The early Church had a tremendous grasp of these two truths often now lost to Christians today,

The Church, Past, Present, and Future #1

New Testament Church – Part One

As I travel from place to place ministering I see many varieties and forms of “the Church.” The people who gather in these places are “doing church” to the best of their ability. They are faithful and they are doing their best to love people and touch lives for Jesus. However, for many, their are trapped in tradition – doing things a certain way, believing certain things they consider to be truth, and working hard to protect what is important and even considered sacred to the group to which they belong. But, in spite of what may or may not be, they are the Church – the gathering of believers, the called out ones, the ‘ekklesia.’

But, in many ways they are unproductive. Yes, they are faithful. But, they are not fruitful. Few are being saved and entering into the Kingdom as a result of the time, effort, and money being invested in the local assembly. Something needs to change.

God spoke and said, “See that you do not refuse him who is speaking. For if they did not escape when they refused him who warned them on earth, much less will we escape if we reject him who warns from heaven. At that time his voice shook the earth, but now he has promised, “Yet once more I will shake not only the earth but also the heavens.” This phrase, “Yet once more,” indicates the removal of things that are shaken—that is, things that have been made—in order that the things that cannot be shaken may remain.”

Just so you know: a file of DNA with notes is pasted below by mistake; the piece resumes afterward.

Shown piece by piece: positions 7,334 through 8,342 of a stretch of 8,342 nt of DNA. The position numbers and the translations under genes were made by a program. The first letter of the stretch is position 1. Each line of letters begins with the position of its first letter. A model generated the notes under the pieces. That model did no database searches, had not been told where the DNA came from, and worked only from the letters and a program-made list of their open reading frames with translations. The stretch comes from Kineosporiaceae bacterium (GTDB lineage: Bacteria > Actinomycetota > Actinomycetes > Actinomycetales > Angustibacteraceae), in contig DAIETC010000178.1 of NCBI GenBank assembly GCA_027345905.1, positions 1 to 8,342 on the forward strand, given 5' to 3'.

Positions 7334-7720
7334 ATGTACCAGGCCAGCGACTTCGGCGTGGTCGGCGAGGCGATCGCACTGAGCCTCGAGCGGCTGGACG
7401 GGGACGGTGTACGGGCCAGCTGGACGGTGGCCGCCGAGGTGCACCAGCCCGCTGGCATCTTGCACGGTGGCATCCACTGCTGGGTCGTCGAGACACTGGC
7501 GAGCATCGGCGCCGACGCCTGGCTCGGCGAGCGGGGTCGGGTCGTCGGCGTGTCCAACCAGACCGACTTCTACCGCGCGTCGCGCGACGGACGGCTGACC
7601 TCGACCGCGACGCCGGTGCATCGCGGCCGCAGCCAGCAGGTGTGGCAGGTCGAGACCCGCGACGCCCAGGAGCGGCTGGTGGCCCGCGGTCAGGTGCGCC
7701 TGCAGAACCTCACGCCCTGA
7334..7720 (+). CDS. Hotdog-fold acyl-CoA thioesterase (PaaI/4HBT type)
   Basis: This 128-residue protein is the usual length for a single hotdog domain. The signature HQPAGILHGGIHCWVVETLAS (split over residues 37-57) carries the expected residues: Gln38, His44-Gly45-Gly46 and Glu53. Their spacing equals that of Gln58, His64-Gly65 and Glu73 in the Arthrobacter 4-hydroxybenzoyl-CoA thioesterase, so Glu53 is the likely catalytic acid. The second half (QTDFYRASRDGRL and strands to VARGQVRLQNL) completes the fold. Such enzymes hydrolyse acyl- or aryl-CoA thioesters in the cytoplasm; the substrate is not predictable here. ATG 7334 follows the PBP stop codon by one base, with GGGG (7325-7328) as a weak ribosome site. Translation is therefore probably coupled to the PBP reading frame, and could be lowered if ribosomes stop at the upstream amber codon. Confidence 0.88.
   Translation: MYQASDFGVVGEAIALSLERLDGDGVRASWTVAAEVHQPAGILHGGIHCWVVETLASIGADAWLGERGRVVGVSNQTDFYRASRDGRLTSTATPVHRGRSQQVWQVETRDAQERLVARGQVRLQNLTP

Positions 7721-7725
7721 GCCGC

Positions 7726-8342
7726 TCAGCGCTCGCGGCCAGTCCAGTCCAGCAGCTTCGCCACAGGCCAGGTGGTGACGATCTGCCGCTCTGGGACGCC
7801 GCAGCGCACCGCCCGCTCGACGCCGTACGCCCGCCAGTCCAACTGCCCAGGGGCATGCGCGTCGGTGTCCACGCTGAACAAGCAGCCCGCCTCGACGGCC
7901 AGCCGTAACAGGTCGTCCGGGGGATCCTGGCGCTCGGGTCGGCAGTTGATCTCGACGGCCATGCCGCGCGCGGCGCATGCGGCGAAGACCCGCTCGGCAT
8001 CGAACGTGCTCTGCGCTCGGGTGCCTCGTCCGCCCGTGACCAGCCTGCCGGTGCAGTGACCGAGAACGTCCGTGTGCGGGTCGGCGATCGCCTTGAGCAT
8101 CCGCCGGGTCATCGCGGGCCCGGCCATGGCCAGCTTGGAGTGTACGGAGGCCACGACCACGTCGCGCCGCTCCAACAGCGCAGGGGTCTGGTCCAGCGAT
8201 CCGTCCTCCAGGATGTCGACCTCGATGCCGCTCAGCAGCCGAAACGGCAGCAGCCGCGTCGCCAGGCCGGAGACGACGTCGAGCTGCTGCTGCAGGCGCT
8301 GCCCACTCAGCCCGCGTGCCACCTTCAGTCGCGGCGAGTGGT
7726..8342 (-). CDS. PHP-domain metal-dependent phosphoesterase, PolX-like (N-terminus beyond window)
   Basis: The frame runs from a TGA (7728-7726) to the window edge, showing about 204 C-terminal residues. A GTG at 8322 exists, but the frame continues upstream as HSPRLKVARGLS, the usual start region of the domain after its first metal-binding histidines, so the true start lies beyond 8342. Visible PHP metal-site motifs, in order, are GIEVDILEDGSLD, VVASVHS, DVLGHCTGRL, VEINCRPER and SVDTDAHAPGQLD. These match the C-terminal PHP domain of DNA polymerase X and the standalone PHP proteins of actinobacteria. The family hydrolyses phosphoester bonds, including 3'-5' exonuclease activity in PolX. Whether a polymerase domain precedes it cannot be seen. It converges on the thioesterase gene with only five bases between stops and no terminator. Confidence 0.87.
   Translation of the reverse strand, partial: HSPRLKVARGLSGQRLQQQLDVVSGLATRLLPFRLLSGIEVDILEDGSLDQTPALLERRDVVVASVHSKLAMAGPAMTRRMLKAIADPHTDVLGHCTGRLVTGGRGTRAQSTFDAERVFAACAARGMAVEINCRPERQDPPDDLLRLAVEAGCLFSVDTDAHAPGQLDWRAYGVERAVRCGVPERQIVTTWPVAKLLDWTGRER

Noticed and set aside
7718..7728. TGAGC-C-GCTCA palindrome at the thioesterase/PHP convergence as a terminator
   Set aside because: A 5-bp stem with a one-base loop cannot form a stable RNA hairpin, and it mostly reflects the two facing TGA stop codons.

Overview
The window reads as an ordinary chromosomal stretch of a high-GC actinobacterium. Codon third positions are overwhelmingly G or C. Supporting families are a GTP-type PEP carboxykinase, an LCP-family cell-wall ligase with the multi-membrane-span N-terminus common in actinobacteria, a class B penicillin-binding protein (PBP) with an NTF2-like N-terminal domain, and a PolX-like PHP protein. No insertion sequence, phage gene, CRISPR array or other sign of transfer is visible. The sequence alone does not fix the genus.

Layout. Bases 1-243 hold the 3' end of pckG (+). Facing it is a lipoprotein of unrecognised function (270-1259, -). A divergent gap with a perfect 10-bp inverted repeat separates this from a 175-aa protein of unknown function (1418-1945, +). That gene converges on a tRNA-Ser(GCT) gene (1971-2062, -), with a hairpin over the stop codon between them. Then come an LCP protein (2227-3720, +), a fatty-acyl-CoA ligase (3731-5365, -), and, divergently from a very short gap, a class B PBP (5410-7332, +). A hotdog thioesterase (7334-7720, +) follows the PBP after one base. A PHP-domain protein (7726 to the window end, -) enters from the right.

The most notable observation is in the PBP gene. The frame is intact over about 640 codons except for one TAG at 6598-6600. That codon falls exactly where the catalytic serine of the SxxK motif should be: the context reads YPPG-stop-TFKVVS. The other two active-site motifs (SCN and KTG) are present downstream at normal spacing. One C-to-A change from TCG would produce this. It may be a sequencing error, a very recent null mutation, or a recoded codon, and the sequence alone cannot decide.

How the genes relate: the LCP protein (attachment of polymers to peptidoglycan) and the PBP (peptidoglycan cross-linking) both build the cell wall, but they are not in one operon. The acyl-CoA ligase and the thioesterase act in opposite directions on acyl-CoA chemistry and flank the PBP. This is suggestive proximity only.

Hebrews 12:25-27 The Message Version

God is, in my opinion speaking those same words to us today. We are the Church and we need to hear what He is saying to us. Not just hear – we need to act upon His Words immediately. It is time to examine the Church as we know it and make the changes needed to become the Church that Jesus is building (Matthew 16:18). This will be the Church of the future. But to understand the future we need to know the past and honestly face the present situation the Church is now called to influence and engage.

The Church has always been on God’s heart. From before the beginning of time, the dateless past. In Ephesians 1, we hear that in a time before time, God took counsel with Himself and conceived an eternal plan. That plan flowed out of the heart of the Father and His obsession to have a people whom He could call His own. We know this as the Church. Paul refers to this obsession as “the eternal purpose.”

Part of this “eternal purpose” is His passionate quest for a bride, a building, and a body. Specifically, God the Son wanted to have a Bride and a Body. God the Father apparently wanted to have a house and a family. So, the story of God’s interaction with human kind, as recorded in the Scriptures, can be summarized as a desire and thus a quest for a bride, a building, and a body.

This divine passion is what gave birth to the Church. The Church, or “ekklesia,” is a spiritual organism, not an organization. It was conceived in eternity past. The Church was born on the Day of Pentecost in the city of Jerusalem (Acts 2). From there it spread to Antioch, Corinth, Ephesus, and then Rome and beyond. As you read the Book of Acts and the epistles, you see the Church’s DNA at work as the regional apostolic centers in these five cities impacted their regions through the fivefold ministry of apostle, prophet, evangelist, pastor, and teacher. 

Let’s spend a few days taking a look at the original Church as found in the New Testament records and add a little bit of the history of the Church and the culture it was birthed in and the cultures that it moved out to impact for the Kingdom. Let’s look at the Church of the past – the New Testament Church.